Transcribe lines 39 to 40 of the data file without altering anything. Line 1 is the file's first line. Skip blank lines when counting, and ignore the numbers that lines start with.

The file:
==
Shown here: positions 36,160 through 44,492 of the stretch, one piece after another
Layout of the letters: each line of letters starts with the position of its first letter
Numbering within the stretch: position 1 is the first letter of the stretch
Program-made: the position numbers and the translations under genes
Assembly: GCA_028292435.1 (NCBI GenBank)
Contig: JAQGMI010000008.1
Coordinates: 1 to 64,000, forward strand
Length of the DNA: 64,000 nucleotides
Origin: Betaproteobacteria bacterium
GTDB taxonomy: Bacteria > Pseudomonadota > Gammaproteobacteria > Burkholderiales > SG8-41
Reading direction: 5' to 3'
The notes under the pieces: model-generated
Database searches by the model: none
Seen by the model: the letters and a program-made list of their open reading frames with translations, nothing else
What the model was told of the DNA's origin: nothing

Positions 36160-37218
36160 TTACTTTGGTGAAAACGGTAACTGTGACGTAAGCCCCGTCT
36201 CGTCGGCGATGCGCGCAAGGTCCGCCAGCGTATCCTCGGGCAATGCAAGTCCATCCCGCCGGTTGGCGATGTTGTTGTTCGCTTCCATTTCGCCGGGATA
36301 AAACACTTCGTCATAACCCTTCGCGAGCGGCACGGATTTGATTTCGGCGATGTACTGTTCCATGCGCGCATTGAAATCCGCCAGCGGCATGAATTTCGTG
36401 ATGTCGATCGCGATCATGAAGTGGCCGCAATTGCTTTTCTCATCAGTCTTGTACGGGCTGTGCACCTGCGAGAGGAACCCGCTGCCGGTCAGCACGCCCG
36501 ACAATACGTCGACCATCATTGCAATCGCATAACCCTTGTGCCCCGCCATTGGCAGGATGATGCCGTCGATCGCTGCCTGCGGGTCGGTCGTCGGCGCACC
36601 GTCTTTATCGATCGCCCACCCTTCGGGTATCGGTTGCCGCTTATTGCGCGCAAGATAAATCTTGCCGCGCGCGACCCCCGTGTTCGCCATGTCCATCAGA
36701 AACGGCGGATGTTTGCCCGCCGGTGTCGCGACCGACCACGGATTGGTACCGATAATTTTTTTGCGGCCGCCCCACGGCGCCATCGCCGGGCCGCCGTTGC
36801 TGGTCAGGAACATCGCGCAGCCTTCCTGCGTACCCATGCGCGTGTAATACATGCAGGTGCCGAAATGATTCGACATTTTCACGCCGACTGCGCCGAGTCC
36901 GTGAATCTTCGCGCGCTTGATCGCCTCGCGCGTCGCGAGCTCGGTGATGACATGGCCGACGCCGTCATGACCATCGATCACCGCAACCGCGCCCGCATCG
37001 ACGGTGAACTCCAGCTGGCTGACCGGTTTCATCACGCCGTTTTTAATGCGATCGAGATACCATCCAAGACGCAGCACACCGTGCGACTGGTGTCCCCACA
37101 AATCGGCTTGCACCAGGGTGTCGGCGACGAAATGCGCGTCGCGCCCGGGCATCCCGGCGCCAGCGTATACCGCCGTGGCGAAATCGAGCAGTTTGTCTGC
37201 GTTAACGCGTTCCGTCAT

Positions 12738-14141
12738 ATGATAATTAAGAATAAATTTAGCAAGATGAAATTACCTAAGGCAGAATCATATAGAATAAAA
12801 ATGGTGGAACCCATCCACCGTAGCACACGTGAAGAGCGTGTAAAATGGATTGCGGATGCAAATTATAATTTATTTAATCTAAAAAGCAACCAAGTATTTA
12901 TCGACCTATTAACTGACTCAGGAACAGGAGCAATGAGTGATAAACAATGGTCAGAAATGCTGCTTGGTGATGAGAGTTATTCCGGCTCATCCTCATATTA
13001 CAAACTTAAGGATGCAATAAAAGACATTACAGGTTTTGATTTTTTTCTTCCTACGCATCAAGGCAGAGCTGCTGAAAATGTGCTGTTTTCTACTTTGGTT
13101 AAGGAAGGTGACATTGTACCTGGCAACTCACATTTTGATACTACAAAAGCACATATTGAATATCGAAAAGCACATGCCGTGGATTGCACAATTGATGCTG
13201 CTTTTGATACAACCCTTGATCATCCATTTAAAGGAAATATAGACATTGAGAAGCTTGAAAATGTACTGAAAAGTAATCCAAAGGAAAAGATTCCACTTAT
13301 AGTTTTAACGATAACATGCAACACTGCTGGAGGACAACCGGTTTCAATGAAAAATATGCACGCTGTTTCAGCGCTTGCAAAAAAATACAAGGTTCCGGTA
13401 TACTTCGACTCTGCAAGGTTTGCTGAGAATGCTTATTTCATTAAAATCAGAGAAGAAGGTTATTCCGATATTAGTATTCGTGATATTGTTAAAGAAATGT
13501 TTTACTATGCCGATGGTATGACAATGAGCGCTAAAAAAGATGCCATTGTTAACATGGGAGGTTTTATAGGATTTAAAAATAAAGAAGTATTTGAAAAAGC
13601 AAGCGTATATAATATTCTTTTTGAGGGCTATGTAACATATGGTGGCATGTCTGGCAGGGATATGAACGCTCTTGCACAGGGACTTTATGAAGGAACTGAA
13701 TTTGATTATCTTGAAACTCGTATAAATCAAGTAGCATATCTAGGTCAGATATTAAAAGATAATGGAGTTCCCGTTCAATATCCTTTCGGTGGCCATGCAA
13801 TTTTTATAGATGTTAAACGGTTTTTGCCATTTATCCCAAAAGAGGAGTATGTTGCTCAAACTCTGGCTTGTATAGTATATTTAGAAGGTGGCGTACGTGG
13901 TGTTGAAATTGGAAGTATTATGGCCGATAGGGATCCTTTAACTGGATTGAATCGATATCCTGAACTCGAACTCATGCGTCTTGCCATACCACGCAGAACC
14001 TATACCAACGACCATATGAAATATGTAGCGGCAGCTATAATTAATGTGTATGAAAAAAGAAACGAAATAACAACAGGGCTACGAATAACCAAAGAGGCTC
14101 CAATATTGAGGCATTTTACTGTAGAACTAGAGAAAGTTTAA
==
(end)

13601 AAGCGTATATAATATTCTTTTTGAGGGCTATGTAACATATGGTGGCATGTCTGGCAGGGATATGAACGCTCTTGCACAGGGACTTTATGAAGGAACTGAA
13701 TTTGATTATCTTGAAACTCGTATAAATCAAGTAGCATATCTAGGTCAGATATTAAAAGATAATGGAGTTCCCGTTCAATATCCTTTCGGTGGCCATGCAA